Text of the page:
The Eiffel Tower in Paris, despite its popularity, hasn’t been an overly used subject in the modern coin world. The Monnaie de Paris has featured it, of course, and the British Pobjoy Mint produced an unusual piece actually shaped like the monument back in 2014, but in general, it doesn’t appear anywhere near as often as you would think. MDM are rectifying that somewhat with an interesting new piece.
The German dealer/producer has always catered for the more esoteric and higher-end part of the coin market, and this is no exception. A five-ounce proof silver coin doesn’t say high-end because of its weight, but a large glass window in the centre and a relatively huge 100 mm diameter indicate this isn’t your run-of-the-mill bullion variant.
The glass inlay in the centre depicts a pretty cool view angling upward of the tower and the reverse face strike carries it on in silver to fill the acreage on offer. A neat privy mark featuring a pair of ‘t’s indicates that the coin is part of the new Translucent Treasures range, and the serial number is inscribed here as well. It’s unlikely the edge would have been thick enough to hold the serial number as it does on many other coins, due to the metal being employed for maximising the diameter over the thickness. A mass of tiny fleur-de-lyes – a traditional French symbol – is repeated all over the background field. There’s little doubt this coin has a French subject…
The obverse also lets you see the image in the window, of course, but the surrounding metal is used in a more traditional way to display the effigy of Big Liz, and the inscribed issue details. Packaging consists of a round wooden box with a window in the hinged lid and a light under the coin to make viewing it super-easy and effective. Clearly a well thought out item, and a certificate of authenticity is enclosed. The mintage is set at 500.
Something quite elegant, particularly the reverse face. A fine celebration of the 130th anniversary of the world’s biggest Meccano set. It should be up for pre-order soon and while we’ve yet to see dealer prices, we’d expect it to sell around the €350-400 mark.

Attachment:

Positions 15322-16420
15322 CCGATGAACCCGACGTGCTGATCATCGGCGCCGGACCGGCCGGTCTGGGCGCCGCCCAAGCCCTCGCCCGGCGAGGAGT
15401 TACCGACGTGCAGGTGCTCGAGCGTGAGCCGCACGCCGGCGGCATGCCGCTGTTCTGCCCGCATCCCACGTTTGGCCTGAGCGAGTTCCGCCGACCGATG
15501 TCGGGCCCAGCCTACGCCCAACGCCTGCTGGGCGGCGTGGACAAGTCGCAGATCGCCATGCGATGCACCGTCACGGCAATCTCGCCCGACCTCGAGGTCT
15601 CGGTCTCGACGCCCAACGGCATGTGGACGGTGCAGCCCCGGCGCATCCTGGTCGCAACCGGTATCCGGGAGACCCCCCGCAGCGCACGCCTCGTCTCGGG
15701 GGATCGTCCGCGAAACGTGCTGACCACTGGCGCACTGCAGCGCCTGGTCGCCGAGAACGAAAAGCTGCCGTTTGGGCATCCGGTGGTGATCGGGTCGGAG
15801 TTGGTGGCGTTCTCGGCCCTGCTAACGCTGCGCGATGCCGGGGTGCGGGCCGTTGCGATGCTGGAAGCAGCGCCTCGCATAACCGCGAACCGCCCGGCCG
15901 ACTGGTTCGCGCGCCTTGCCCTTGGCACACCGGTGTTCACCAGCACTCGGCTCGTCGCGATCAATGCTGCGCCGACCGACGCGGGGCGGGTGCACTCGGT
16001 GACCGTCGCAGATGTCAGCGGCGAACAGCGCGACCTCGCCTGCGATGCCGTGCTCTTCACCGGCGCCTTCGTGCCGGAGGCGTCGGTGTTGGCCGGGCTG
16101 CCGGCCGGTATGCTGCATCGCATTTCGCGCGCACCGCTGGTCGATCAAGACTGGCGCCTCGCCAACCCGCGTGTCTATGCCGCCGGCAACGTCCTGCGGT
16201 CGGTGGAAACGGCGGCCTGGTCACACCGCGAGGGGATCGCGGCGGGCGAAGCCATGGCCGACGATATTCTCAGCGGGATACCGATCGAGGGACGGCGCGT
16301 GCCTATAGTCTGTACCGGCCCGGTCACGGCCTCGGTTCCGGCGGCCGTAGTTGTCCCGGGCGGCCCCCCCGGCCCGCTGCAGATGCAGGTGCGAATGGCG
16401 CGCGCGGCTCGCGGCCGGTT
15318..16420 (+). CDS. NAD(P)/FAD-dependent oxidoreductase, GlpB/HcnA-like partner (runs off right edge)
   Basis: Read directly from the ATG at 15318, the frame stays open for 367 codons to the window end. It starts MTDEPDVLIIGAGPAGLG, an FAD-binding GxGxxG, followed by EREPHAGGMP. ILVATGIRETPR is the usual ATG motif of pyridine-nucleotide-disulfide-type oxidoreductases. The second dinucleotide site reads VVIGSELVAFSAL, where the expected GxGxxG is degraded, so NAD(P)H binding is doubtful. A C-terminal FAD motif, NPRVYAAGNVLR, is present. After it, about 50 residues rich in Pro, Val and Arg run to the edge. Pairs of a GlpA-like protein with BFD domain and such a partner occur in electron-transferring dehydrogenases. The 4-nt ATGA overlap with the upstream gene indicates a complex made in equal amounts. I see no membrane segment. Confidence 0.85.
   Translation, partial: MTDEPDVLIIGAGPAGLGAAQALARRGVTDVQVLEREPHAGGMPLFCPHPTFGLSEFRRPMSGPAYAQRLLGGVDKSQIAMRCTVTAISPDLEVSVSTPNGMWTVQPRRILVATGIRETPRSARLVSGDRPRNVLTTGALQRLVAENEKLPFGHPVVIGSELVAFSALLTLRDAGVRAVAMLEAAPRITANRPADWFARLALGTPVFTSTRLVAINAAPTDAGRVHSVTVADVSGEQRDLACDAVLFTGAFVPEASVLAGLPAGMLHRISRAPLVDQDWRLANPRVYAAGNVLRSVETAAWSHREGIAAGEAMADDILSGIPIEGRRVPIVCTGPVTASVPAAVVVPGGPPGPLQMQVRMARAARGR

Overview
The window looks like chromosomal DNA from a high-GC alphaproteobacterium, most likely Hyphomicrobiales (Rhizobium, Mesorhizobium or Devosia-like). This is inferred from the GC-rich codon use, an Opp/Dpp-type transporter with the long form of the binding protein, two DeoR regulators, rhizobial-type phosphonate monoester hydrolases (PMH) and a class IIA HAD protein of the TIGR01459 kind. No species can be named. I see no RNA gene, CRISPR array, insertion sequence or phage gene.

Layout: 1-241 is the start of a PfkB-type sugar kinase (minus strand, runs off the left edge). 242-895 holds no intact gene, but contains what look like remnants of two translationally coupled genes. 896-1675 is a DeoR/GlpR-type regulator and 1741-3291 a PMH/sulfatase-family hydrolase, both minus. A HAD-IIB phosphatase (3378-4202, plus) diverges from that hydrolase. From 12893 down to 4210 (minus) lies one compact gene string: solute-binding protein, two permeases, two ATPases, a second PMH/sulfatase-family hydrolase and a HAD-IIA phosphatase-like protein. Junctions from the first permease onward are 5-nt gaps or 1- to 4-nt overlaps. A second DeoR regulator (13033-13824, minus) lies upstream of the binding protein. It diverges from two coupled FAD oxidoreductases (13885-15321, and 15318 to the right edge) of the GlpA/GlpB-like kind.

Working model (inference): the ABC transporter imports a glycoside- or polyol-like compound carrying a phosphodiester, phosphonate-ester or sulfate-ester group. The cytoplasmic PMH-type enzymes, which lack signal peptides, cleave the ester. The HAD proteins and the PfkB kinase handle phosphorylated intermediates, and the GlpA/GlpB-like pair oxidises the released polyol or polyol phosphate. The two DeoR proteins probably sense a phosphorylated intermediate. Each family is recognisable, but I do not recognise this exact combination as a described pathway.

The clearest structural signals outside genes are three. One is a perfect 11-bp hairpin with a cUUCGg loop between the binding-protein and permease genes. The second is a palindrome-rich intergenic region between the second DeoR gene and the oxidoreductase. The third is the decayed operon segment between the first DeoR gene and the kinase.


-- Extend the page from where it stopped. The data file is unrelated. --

THE EIFFEL TOWER
The Eiffel Tower is a wrought-iron lattice tower on the Champ de Mars in Paris, France. It is named after the engineer Gustave Eiffel, whose company designed and built the tower. Constructed from 1887–1889 as the entrance to the 1889 World’s Fair, it was initially criticised by some of France’s leading artists and intellectuals for its design, but it has become a global cultural icon of France and one of the most recognisable structures in the world. The Eiffel Tower is the most-visited paid monument in the world; 6.91 million people ascended it in 2015.
The tower is 324 metres (1,063 ft) tall, about the same height as an 81-storey building, and the tallest structure in Paris. Its base is square, measuring 125 metres (410 ft) on each side. During its construction, the Eiffel Tower surpassed the Washington Monument to become the tallest man-made structure in the world, a title it held for 41 years until the Chrysler Building in New York City was finished in 1930. Due to the addition of a broadcasting aerial at the top of the tower in 1957, it is now taller than the Chrysler Building by 5.2 metres (17 ft). Excluding transmitters, the Eiffel Tower is the second tallest free-standing structure in France after the Millau Viaduct.
The tower has three levels for visitors, with restaurants on the first and second levels. The top level’s upper platform is 276 m (906 ft) above the ground – the highest observation deck accessible to the public in the European Union. Tickets can be purchased to ascend by stairs or lift to the first and second levels. The climb from ground level to the first level is over 300 steps, as is the climb from the first level to the second. Although there is a staircase to the top level, it is usually accessible only by lift.